Understanding the role of bacterial and fungal infection in COVID-19

  • Timothy M. Rawson
    Correspondence
    Corresponding author: Timothy Miles Rawson, Health Protection Research Unit in Healthcare Associated Infections & Antimicrobial Resistance, Hammersmith Hospital, Du Cane Road, London W12 0NN, United Kingdom.
    Affiliations
    National Institute for Health Research, Health Protection Research Unit in Healthcare Associated Infections and Antimicrobial Resistance, Imperial College London, Hammersmith Campus, Du Cane Road, London, W12 0NN, United Kingdom

    Centre for Antimicrobial Optimization (CAMO), Imperial College London, Hammersmith Campus, Du Cane Road, London, W12 0NN, United Kingdom
    Search for articles by this author
  • Richard C. Wilson
    Affiliations
    National Institute for Health Research, Health Protection Research Unit in Healthcare Associated Infections and Antimicrobial Resistance, Imperial College London, Hammersmith Campus, Du Cane Road, London, W12 0NN, United Kingdom

    Centre for Antimicrobial Optimization (CAMO), Imperial College London, Hammersmith Campus, Du Cane Road, London, W12 0NN, United Kingdom
    Search for articles by this author
  • Alison Holmes
    Affiliations
    National Institute for Health Research, Health Protection Research Unit in Healthcare Associated Infections and Antimicrobial Resistance, Imperial College London, Hammersmith Campus, Du Cane Road, London, W12 0NN, United Kingdom

    Centre for Antimicrobial Optimization (CAMO), Imperial College London, Hammersmith Campus, Du Cane Road, London, W12 0NN, United Kingdom
    Search for articles by this author
Published:September 22, 2020DOI:https://doi.org/10.1016/j.cmi.2020.09.025

      Keywords

      The novel coronavirus disease (COVID-19) pandemic caused by the severe acute respiratory syndrome coronavirus 2 (SARS-CoV-2) has placed an unprecedented strain on healthcare systems. An emerging concern is the potential impact of the novel coronavirus SARS-CoV-2 pandemic on antimicrobial resistance (AMR) [
      • Rawson T.M.
      • Moore L.S.P.
      • Castro-Sánchez E.
      • Charani E.
      • Davies F.
      • Satta G.
      • et al.
      COVID-19 and the potential long term impact on antimicrobial resistance.
      ,
      • Rawson T.M.
      • Ming D.
      • Ahmad R.
      • Moore L.S.P.
      • Holmes A.H.
      Antimicrobial use, drug-resistant infections and COVID-19.
      ].
      Early literature reported low rates of bacterial and fungal infection in hospitalized COVID-19 patients but high use of empirical broad-spectrum antimicrobials [
      • Rawson T.M.
      • Moore L.S.P.
      • Zhu N.
      • Ranganathan N.
      • Skolimowska K.
      • Gilchrist M.
      • et al.
      Bacterial and fungal co-infection in individuals with coronavirus: a rapid review to support COVID-19 antimicrobial prescribing.
      ,
      • Langford B.J.
      • So M.
      • Raybardhan S.
      • Leung V.
      • Westwood D.
      • MacFadden D.R.
      • et al.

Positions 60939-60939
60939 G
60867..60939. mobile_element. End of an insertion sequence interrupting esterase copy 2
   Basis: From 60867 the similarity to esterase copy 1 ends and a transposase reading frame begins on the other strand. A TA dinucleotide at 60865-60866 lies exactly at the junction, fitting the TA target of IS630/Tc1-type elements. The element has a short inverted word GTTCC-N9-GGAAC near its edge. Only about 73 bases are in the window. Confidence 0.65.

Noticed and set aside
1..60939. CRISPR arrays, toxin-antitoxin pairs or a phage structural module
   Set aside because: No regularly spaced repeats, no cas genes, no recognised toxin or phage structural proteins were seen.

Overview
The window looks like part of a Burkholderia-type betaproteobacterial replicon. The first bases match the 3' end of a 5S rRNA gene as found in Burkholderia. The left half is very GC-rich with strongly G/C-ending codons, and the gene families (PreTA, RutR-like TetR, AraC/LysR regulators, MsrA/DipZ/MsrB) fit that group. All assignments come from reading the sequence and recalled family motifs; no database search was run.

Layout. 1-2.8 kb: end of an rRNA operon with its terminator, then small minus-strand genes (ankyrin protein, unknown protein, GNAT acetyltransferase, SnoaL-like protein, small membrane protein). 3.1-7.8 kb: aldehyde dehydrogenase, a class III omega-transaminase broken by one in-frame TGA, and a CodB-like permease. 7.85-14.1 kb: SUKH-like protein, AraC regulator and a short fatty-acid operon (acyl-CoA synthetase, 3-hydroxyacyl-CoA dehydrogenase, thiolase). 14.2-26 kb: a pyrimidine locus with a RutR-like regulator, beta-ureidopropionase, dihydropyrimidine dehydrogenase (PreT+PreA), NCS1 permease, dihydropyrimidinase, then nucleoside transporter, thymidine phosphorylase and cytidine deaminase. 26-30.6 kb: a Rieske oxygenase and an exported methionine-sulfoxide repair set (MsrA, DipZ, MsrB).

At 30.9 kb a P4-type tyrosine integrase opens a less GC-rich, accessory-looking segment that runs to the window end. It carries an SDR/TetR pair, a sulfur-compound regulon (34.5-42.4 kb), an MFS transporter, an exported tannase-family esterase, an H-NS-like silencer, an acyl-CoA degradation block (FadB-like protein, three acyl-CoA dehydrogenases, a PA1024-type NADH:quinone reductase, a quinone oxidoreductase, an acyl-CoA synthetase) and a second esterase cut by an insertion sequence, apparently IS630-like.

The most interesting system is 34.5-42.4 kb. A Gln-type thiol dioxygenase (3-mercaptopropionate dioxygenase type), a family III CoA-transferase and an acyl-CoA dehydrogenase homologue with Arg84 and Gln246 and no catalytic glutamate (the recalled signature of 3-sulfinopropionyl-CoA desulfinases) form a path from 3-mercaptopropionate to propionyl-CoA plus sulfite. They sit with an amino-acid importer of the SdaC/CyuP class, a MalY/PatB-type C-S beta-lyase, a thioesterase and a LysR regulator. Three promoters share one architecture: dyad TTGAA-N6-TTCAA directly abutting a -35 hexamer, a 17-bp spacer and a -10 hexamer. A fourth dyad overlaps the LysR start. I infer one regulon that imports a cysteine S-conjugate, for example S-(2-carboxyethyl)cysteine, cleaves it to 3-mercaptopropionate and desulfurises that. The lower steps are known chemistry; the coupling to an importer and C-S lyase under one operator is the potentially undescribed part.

Bacterial co-infection and secondary infection in patients with COVID-19: a living rapid review and meta-analysis.
      ,
      • Lansbury L.
      • Lim B.
      • Baskaran V.
      • Lim W.S.
      Co-infections in people with COVID-19: a systematic review and meta-analysis.
      ]. In hospitals, the difficulty in clinically differentiating COVID-19 and its progression from bacterial and fungal infection provides a significant challenge to clinicians and antimicrobial stewardship [
      • Huttner B.D.
      • Catho G.
      • Pano-Pardo J.R.
      • Pulcini C.
      • Schouten J.
      COVID-19: don’t neglect antimicrobial stewardship principles!.
      ]. High-quality evidence to support decision-making on bacterial and fungal infection in COVID-19 is limited. Clinical uncertainty is likely to drive unnecessary antimicrobial prescribing in COVID-19 patients both on and during admission, potentially increasing the selection of drug-resistant infections [
      • Holmes A.H.
      • Moore L.S.P.
      • Sundsfjord A.
      • Steinbakk M.
      • Regmi S.
      • Karkey A.
      • et al.
      Understanding the mechanisms and drivers of antimicrobial resistance.
      ].
      In this issue of Clinical Microbiology and Infection, Garcia-Vidal and colleagues report their experience of co-infection and superinfection in hospitalized patients with COVID-19 [
      • Garcia-Vidal C.
      • Sanjuan G.
      • Moreno-Garcia E.
      Incidence of co-infections and superinfections in hospitalised patients with COVID-19: a retrospective cohort study.
      ]. Of 989 patients with COVID-19 admitted to a hospital in Barcelona, Spain, 31/989 (3%) presented with community-acquired co-infections. The majority of these were respiratory bacterial infections with Streptococcus pneumoniae and Staphylococcus aureus pneumonia [
      • Garcia-Vidal C.
      • Sanjuan G.
      • Moreno-Garcia E.
      Incidence of co-infections and superinfections in hospitalised patients with COVID-19: a retrospective cohort study.